Suddenly, there in the hedgerow on our morning walk is a clear signal that change is on its way. The persistent strands of Virginia creeper (Parthenocissus quinquefolia) wrapping old wooden fences and draping themselves around small trees and shrubbery were perfectly green only a few days ago, and this morning they look more like holiday wrapping paper, all red and green and silvery in the early light. Oh my . . .
Oak leaves are working on acquiring the splendid rosy bronze tint they wear in autumn before falling to earth, and beech leaves are already edged in coppery red and cognac. One of my forestry references identifies our beeches as being of the species called simply "common beech". To my mind however, there is nothing common about the local beech trees with their majestic height, silvery bark, dense foliage and rounded crowns. They are simply magnificent.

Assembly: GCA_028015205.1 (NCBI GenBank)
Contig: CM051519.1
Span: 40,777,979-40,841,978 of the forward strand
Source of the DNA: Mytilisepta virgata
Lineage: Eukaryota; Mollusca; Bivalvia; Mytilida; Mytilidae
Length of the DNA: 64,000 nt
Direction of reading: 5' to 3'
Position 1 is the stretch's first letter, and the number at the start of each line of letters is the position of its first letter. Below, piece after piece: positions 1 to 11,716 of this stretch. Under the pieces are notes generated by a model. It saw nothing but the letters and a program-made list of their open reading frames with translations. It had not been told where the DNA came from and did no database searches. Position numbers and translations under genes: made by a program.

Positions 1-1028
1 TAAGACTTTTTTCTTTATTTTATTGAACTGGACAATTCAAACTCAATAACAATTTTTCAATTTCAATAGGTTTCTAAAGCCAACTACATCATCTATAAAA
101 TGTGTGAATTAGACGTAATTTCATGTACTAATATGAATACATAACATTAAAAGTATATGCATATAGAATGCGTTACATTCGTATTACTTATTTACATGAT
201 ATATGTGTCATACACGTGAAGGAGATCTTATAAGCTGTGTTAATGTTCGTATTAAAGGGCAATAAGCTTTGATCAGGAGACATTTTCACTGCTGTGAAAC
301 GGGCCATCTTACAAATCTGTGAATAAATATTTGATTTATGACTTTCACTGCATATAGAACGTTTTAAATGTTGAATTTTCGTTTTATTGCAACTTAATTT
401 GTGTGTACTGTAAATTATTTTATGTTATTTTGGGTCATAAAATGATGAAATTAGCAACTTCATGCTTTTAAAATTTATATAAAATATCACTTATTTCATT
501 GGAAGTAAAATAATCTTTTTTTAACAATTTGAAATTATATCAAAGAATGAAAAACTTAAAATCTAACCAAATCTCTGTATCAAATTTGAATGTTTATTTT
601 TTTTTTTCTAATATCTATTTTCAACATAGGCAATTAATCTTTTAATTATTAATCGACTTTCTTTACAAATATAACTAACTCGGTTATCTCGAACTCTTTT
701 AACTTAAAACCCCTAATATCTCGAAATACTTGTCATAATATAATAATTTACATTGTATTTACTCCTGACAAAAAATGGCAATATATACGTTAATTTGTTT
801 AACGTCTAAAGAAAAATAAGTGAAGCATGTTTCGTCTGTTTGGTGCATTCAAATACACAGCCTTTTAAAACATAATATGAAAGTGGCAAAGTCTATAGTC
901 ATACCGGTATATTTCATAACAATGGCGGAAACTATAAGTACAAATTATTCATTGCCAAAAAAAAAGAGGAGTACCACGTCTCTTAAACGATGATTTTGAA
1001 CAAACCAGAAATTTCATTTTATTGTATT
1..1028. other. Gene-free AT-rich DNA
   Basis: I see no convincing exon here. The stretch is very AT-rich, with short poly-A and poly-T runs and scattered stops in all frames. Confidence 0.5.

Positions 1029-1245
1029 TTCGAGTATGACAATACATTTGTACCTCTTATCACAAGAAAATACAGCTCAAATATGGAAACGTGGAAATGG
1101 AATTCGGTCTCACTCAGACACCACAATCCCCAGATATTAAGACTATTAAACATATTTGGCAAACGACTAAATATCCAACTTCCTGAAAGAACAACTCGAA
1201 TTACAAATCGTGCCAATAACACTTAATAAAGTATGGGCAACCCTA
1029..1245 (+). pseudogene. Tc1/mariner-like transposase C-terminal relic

Part of me wants to dance about and applaud the glorious colors coming into being, but another part, as much as I love autumn and the harvest season, is dismayed at the thought of entertaining an early autumn this time around. Fall should not arrive until late September at the very earliest, and then it ought to hang about until the beginning of December.
Please Mama, not yet........ Gift us with several more weeks of sun and warmth and gentle breezes, no ingathering and cold nights for a while longer.